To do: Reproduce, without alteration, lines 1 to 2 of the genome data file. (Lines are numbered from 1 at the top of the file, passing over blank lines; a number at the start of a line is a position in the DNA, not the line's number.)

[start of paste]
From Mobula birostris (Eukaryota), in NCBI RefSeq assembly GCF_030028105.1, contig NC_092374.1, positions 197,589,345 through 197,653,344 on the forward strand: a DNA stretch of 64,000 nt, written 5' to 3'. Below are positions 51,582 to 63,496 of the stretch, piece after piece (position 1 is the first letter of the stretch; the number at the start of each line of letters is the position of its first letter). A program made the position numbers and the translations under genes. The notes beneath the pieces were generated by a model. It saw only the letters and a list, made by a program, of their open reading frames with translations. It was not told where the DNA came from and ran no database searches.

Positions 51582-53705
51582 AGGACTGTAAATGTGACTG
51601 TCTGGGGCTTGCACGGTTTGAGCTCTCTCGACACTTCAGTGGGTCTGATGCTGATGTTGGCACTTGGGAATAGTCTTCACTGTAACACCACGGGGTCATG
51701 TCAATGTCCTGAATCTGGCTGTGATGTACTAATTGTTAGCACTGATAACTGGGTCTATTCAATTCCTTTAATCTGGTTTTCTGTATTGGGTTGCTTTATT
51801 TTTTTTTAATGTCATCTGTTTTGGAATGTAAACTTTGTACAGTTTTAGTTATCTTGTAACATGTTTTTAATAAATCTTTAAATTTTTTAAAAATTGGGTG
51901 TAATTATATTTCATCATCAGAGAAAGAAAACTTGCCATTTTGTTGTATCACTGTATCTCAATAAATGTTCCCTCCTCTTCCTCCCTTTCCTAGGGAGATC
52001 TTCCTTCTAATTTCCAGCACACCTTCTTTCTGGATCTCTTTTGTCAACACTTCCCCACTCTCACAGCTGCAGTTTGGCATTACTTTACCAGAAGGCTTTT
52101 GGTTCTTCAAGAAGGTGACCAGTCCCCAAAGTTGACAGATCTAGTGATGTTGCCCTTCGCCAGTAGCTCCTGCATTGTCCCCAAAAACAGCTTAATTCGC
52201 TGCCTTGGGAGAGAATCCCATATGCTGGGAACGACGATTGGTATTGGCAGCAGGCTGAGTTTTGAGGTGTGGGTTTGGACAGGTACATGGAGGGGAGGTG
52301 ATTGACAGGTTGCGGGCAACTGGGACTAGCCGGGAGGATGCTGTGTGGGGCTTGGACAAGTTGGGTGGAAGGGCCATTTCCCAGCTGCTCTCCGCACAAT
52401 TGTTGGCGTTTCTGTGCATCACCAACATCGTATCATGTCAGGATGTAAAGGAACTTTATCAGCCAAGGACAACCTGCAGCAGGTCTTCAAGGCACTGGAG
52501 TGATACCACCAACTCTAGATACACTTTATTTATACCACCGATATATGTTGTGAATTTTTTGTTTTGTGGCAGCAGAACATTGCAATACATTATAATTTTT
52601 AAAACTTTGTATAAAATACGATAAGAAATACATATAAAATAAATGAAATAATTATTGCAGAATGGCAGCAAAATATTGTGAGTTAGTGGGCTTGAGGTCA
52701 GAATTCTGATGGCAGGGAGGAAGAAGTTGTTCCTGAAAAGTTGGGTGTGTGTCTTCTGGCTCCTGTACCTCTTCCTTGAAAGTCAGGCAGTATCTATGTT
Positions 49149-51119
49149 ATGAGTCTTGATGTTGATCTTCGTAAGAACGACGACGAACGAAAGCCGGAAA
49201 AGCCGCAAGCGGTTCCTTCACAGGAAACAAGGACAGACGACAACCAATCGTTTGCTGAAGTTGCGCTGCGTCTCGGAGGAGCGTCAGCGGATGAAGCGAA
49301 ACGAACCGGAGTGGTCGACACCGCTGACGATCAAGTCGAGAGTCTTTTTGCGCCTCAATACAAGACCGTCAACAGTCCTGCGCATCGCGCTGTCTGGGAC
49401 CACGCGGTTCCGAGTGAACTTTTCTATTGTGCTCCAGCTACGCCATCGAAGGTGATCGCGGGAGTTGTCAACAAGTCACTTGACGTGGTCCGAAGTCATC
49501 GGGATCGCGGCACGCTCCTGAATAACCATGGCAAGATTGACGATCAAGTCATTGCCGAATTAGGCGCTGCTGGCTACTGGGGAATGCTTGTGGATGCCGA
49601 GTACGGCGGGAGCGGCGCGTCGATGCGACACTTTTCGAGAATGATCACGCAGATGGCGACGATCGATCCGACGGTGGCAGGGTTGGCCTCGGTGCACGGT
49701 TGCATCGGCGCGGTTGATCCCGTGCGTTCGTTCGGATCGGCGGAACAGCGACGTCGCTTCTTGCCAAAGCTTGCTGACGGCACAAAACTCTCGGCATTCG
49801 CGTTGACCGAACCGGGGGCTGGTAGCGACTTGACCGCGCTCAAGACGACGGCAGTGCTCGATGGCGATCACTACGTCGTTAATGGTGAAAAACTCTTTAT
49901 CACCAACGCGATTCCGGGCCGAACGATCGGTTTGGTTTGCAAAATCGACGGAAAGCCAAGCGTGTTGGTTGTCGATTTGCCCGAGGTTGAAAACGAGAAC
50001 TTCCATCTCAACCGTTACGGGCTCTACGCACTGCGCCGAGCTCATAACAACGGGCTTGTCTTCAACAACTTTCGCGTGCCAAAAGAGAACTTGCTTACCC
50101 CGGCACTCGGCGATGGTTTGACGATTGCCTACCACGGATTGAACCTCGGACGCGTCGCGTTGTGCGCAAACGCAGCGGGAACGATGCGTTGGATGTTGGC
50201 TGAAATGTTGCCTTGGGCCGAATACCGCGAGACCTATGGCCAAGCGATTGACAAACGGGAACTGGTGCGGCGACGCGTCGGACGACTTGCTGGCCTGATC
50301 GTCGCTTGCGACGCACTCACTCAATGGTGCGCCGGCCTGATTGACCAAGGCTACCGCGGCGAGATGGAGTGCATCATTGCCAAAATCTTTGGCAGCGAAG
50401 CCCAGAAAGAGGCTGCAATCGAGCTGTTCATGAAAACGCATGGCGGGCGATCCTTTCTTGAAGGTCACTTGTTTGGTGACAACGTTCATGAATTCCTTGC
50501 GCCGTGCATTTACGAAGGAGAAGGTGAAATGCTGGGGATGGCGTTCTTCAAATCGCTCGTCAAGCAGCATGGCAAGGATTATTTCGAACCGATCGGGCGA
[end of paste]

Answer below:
From Mobula birostris (Eukaryota), in NCBI RefSeq assembly GCF_030028105.1, contig NC_092374.1, positions 197,589,345 through 197,653,344 on the forward strand: a DNA stretch of 64,000 nt, written 5' to 3'. Below are positions 51,582 to 63,496 of the stretch, piece after piece (position 1 is the first letter of the stretch; the number at the start of each line of letters is the position of its first letter). A program made the position numbers and the translations under genes. The notes beneath the pieces were generated by a model. It saw only the letters and a list, made by a program, of their open reading frames with translations. It was not told where the DNA came from and ran no database searches.

Positions 51582-53705